FIA Formula 3 European Championship runner-up Joel Eriksson has commenced his journey to Macau, where the end-of-season FIA F3 World Cup takes place next week. Eriksson departs Europe from Denmark’s Copenhagen Airport, setting off in pursuit of victory in the world’s most esteemed race on the junior single-seater arena.
“I’m extremely excited about this,” says Joel Eriksson. “Macau is the one race everybody wants to win, and I feel well-prepared. It will be a huge challenge and it’s the most difficult race on the calendar, but I’m not flying halfway around the world to finish second.”
The Macau Grand Prix, carrying the official FIA F3 World Cup label since 2016, is the absolute highlight of the international Formula 3 season. Battling it out across four days of on-track action (Thursday-Sunday, 16-19 November), 22 of motorsport’s brightest up-and-coming talents will go head to head at the 6.2 km Guia street circuit, infamous for its ultra-demanding and utterly unforgiving, barrier-lined layout.
The Macau GP entry list is headlined by the top four drivers from the FIA F3 European Championship, with the leading quartet reuniting in the Asian gambling metropolis for one final confrontation in 2017.
Between them, European champion Lando Norris (GBR), runner-up Eriksson, third-placed Maximilian Günther (GER) and fourth-placed Callum Ilott (GBR) have shared the wins in 27 out of 30 FIA F3 races this year, making them all pre-event favourites.
Swede Eriksson, Norris and Günther all got their first taste of Macau last year, while Ilott has one further start to his name having contested the event in both 2015 and 2016.
Apart from the established F3 drivers, a host of other strong names from other categories will grace the grid, including Formula Renault 2.0 Eurocup champion Sacha Fenestraz (FRA), Brazilian Formula 2 race winner Sérgio Sette Câmara (who claimed a podium at Macau last year) and Japanese Super Formula duo Kenta Yamashita/Yuhi Sekiguchi.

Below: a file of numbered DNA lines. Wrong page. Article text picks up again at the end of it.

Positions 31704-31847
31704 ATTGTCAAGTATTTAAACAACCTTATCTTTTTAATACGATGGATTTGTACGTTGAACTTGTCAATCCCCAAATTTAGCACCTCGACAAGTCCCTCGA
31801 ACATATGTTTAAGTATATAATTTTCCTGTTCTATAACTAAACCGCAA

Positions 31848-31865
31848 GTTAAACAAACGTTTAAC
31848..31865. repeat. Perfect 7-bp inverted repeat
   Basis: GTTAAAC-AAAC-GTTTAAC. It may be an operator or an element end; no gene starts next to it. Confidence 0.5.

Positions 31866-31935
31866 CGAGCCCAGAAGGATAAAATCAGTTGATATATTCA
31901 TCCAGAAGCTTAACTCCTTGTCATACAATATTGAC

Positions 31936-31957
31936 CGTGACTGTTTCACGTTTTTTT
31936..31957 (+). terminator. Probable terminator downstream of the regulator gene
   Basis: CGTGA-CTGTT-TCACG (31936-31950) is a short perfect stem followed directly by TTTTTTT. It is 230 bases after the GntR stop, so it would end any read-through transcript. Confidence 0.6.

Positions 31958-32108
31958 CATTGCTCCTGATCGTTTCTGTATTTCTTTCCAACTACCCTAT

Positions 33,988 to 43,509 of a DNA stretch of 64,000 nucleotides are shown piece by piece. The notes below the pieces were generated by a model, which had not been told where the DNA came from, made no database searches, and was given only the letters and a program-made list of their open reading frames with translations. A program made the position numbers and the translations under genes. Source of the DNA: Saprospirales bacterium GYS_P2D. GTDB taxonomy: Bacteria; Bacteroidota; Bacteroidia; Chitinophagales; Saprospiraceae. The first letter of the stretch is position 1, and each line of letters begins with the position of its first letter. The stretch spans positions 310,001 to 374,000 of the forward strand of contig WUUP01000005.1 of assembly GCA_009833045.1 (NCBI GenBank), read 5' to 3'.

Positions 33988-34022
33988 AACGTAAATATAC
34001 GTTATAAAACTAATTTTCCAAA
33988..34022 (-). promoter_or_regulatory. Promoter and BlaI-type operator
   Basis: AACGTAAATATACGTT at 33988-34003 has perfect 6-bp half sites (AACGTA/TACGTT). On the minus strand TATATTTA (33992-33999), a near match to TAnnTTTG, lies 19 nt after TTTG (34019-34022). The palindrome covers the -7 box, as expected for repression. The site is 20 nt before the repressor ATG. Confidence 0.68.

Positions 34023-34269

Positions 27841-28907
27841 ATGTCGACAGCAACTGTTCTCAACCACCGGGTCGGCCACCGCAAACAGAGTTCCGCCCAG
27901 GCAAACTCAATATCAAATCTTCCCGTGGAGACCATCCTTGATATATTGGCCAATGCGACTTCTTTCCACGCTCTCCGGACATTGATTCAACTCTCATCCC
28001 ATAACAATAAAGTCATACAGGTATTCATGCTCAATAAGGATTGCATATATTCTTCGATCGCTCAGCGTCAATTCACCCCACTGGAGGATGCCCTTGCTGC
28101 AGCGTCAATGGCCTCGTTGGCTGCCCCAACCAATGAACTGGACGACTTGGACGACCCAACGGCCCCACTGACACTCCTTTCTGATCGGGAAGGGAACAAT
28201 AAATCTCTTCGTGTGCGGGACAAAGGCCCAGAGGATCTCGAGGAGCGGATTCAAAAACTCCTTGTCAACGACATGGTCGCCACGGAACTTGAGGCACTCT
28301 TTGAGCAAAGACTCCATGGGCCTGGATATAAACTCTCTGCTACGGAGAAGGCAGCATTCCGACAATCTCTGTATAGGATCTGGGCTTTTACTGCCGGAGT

“Like always in Macau, it’s a quality field again this year with several very fast drivers,” Eriksson continues. “I learned a huge amount last year and am expecting that to show. You need to gradually build your confidence and speed on such a difficult circuit, and it takes time. I think it will be a different story altogether coming back for the second time. I had a few brushes with the walls last year, so I know that there is simply no room for mistakes. It’s all about precision. It will be tough, of course, but I’d like to believe that we’ve got a realistic shot at victory.”
Eriksson (who retired from his Macau debut in 2016) is the only Swede to contest this year’s edition of the Asian F3 classic, which has been staged annually since Ayrton Senna won the inaugural event back in 1983.
Since then, fellow Macau F3 winners have included the likes of seven-time Formula 1 world champion Michael Schumacher, David Coulthard, reigning Formula E champion Lucas di Grassi and this year’s Indy 500 winner Takuma Sato.